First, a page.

We spent last week at the Consumer Electronics Show (aka CES) in Las Vegas, with over 180,000 of our closest friends. And with 4,500 exhibitors present, you’d have less than 30 seconds at each booth if you wanted to talk to all of them. Many articles have covered the cool new things, so in this blogpost we are going to discuss our overall impressions as they relate to our work on consumer IoT security and privacy.
Not surprisingly, there were many interesting conference sessions and a wide variety of innovative products on display, including some that seemed to push the bounds of credibility in their claims. Integration of devices with voice-driven and other platforms was everywhere – Amazon Alexa, Google Assistant, Apple HomeKit, and Samsung SmartThings being the most widely adopted to date. 5G was a hot topic, especially for its improved speeds and flexibility, though specifics about its availability are still hard to pin down.
Everything these days is getting connected to the Internet – from cat toys to sports simulators to home automation. One area that seems to be gaining more traction because it has gone beyond the “gadget” stage and is solving real problems is health and wellness services for the home. These range from tools to monitor and improve your health to tools that monitor elderly or disabled people and send alerts or provide assistance. These connected devices all around us are collecting and transmitting a great deal of data about us – about our habits, our interests, our movements (both physically and online), our communications (including our spoken conversations in many cases), and what other connected devices we use. Machine learning and artificial intelligence are being applied both to analyze activity (what is the camera seeing?) and proactively control surroundings (turning on lights and firing up a playlist as you come home from work).
This leads to many questions, including:
- What happens to all of this data after it is collected and transmitted into the cloud? Who has access to it, and under what circumstances?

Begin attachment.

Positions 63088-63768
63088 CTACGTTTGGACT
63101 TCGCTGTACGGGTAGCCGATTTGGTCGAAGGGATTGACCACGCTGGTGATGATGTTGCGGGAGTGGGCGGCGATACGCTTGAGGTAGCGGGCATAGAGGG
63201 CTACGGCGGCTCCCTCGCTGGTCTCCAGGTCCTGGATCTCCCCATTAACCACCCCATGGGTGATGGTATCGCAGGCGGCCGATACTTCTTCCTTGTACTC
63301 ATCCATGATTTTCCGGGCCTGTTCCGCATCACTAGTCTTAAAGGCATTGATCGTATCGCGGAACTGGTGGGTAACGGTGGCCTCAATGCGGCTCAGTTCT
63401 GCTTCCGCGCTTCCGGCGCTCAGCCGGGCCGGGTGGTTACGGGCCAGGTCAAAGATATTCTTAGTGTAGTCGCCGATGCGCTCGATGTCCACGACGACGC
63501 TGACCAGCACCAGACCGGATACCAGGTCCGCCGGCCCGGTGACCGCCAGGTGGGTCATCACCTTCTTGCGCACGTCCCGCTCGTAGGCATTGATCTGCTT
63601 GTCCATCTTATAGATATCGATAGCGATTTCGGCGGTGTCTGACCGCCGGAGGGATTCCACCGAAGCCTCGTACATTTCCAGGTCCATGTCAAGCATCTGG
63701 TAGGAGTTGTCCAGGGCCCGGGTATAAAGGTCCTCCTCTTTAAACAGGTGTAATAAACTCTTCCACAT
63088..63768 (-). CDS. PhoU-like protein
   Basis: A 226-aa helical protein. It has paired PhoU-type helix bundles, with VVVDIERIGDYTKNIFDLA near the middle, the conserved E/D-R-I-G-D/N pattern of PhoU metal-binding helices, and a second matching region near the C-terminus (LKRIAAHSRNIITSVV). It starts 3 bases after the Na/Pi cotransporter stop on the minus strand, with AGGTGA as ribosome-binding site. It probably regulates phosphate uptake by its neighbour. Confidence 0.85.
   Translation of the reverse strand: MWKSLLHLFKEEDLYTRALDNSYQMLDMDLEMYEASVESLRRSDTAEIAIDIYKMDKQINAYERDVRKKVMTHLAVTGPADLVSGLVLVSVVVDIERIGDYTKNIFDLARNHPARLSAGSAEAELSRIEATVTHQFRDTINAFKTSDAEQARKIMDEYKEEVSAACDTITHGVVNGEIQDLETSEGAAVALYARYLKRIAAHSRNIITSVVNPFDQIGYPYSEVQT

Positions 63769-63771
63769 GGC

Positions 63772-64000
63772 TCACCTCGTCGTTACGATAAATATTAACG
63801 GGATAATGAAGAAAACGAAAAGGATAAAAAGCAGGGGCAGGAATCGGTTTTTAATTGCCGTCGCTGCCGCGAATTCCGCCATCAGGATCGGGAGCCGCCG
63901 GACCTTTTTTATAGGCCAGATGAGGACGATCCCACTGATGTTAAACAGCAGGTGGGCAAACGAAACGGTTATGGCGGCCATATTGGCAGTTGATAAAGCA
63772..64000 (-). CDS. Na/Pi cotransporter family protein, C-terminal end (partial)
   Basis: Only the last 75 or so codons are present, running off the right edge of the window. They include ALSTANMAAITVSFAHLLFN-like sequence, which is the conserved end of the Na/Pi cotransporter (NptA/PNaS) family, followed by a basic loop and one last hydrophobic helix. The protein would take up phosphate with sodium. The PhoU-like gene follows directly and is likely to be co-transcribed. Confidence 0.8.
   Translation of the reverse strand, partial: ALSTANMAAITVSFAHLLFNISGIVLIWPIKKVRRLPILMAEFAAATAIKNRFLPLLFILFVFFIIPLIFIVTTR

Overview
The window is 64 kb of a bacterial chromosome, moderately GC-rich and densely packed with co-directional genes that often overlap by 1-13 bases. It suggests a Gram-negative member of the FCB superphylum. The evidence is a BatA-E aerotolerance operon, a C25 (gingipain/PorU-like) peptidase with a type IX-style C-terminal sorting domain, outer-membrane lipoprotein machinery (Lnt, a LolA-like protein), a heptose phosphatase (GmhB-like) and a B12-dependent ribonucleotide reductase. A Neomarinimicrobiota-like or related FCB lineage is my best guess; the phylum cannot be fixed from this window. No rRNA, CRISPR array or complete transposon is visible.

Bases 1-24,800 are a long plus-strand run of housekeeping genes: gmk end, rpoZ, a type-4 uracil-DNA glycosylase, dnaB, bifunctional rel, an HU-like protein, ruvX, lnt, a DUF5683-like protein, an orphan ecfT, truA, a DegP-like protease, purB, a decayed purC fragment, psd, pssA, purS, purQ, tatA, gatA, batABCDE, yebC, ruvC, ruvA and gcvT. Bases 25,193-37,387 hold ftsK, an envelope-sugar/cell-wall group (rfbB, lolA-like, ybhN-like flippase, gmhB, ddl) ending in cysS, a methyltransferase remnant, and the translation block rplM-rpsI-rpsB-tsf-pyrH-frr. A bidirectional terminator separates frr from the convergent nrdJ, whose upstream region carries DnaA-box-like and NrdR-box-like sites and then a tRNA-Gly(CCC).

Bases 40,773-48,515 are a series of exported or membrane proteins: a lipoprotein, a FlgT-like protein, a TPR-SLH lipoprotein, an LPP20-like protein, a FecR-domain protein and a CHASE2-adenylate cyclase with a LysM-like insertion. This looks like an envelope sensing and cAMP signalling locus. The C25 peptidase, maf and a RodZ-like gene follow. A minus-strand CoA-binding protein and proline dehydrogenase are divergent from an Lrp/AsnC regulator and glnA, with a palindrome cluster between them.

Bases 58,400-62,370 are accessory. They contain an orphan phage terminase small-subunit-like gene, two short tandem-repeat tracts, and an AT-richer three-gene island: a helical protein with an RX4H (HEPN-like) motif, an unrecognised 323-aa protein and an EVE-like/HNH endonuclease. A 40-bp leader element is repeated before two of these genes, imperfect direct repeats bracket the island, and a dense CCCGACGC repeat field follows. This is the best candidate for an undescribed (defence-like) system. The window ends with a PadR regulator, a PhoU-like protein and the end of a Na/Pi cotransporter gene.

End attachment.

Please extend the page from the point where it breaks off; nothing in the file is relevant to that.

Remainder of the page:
- What is happening behind the scenes, within and between manufacturers, to correlate and analyze the collected data and derive conclusions about us and our lives?
- What ability, if any, do users have to understand and control what is being collected and transmitted, and how it is being used?
- Do users have the ability to review the data being held, and to delete some or all of it upon their request?
- How much can we as consumers expect industry to monitor and police itself?
- What ought to be the role of regulators and policy authorities in protecting consumers from inappropriate actions on the part of manufacturers and related service providers?
While security and privacy were discussed in a few specific sessions, focus on features, functionality, and convenience ruled the day. Because frequent headlines about security and privacy lapses in consumer IoT services have raised awareness and concerns for both consumers and policymakers, we believe industry has an opportunity to proactively address security and privacy and make it part of the core conversation. To help provide guidance on implementing appropriate levels of security and privacy, the Online Trust Alliance (OTA), an Internet Society initiative, has produced the IoT Trust Framework. This set of 40 principles covers security, privacy, and long-term sustainability (lifecycle) issues. It is intended as a guide for IoT manufacturers, for procurement (including governments), and for retailers to use as a “filter” by which to evaluate the products and services they choose to sell.
How can you learn more? The Internet Society has produced a number of resources about the various issues surrounding IoT, including with our partner Consumers International (the membership organization for consumer groups around the world), such as:
- The Internet of Things: An Overview – Understanding the Issues and Challenges of a More Connected World a whitepaper that examines many important aspects of the Internet of Things
- IoT Policy Brief to help understand the policy implications of IoT
- IoT Security for Policymakers to learn how policymakers can help build IoT we can trust
- IoT Privacy for Policymakers, coming soon
- Minimum Standards for Tackling IoT Security (joint effort between Internet Society, Consumers International, and Mozilla)
- The Online Trust Alliance’s IoT Trust Framework
- ConnectSMART – in partnership with Consumers International
And lastly, our IoT resource center at https://www.internetsociety.org/iot/.
The connected future is here. Imagine the possibilities. #GetIoTSmart
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